I've responded to the posts in the Simple Simon discussion. I'll be putting the next stage of the game up in the next few days.
In the meantime, you might like to take a look at XNA 3.0. This is a sneak preview of the next version of XNA. It looks especially interesting because it lets you write games to run on your Zune. Expect to see a Zunified version of Bread and Cheese on these hallowed pages real soon....
Find out more here.
I'm trying something new. It will either work or it won't. Shaun is working on a Simon game in XNA. I've made a kind of start, and now I want everyone to chip in with comments and answers to questions that I've posed. (and ideas for other questions too). If I get a good response I'll make the next section of the game, and so on.
One good way to learn is to look at existing code and try to figure out how to make it do new stuff. So, with that in mind take a look at what I've done and move things on. There will be prizes too. Just not very big ones......
You can find the questions to aswer at: http://verysillygames.com/simple-simon-discussion/
I've been a bit busy lately on the latest silly program that I seem to have been spending quite a lot of time on of late. It is actually in use in our department at the moment, displaying messages on our "Big Plasma Display". Everyone seems to like it, although apparently the jokes get a bit tiresome after you have read them a few times. Or even just once.
Anyhoo, feel free to download and play with it (the link is on the left). If you like it let me know. I'm working on a better version with a clock and maybe even picture rendering and a different backdrop.
Whilst I was at GDC I picked up a free Creators Club membership at the XNA sessions. I think it is for four months, but you may be lucky. Anyhoo, I'll give it to the the person who comes up with the silliest game idea in the next couple of days. My decision is final (I consider myself an expert in silliness).
Remember that if you are a student on a course of study you can get a Creators Club membership for free via DreamSpark, but for anyone else out there, this might save a bit of cash. Put your idea as a comment on this post.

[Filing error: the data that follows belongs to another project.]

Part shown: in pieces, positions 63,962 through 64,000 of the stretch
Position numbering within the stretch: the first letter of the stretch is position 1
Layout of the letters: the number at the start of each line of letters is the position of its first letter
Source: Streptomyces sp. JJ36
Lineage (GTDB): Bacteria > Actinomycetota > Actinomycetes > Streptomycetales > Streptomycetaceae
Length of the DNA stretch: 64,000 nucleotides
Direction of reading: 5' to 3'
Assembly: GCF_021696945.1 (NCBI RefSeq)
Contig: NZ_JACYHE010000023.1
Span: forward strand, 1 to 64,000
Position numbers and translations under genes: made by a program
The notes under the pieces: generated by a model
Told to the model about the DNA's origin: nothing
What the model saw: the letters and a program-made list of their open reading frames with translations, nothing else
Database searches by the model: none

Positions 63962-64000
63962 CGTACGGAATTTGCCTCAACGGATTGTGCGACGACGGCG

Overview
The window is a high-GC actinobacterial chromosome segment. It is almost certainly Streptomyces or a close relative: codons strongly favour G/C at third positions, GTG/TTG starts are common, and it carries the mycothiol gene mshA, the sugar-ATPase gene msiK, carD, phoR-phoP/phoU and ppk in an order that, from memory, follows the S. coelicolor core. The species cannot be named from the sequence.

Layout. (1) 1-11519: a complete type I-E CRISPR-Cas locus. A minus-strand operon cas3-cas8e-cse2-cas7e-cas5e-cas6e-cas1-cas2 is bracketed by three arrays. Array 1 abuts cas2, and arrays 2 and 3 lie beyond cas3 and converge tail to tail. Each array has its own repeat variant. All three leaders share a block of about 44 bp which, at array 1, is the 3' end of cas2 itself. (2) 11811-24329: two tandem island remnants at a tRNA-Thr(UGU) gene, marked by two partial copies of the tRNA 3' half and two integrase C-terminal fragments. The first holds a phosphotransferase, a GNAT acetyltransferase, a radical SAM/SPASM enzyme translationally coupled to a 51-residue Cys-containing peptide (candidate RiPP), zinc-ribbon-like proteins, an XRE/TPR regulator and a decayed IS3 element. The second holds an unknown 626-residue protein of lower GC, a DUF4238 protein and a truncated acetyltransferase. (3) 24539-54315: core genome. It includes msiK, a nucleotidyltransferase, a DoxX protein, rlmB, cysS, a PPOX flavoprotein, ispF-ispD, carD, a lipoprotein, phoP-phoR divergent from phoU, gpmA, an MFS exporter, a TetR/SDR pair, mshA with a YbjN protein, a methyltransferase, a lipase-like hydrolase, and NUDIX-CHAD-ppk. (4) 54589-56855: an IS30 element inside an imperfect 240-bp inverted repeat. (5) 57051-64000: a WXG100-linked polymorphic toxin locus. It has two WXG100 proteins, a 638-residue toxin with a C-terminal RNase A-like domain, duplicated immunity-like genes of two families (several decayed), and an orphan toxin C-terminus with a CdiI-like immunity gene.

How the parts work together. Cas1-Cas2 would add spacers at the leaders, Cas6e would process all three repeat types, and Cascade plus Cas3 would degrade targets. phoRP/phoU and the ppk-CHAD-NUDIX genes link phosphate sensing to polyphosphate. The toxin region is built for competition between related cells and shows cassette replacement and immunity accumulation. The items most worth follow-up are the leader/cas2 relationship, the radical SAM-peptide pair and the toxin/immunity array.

Not content with providing mugs and T shirts, the Very Silly Game franchise is now moving into game developer resources. Every now and the we will be posting items that you might want to include in your games.
Today you can download the only sound effect you will ever need. Created by accident in the Very Silly Games labs, this sound can be used for any purpose, from a stylish ring tone to game over, and just about everything in between. Simply grab the bit that you want from this symphony of sound...
Rob Miles, one of the movers and shakers behind the Silly Games enterprise, is on the road at the moment giving XNA sessions. You can find out how things are going, and what happened when he told his first joke to the audience, here.
You can now get Very Silly Games T shirts and mugs. These are decorated with stylish (perhaps) and unique (definitely) logos, all of which were generated by an XNA program. With very little help from me.
Follow the link at the side of the page, or go here.
I now have a new hero, Jerry V (Gamertag: Xyjar). He has only gone and produced a stunning video of a Gamepad racer session, complete with rocking soundtrack.
For those of you who have no idea of what I'm talking about, Gamepad racer is a very silly Xbox 360 game where you just make the gamepads vibrate down a slope. You can find the source for the game here. You can find Jerry's video here. Thanks for that, you've really made my day.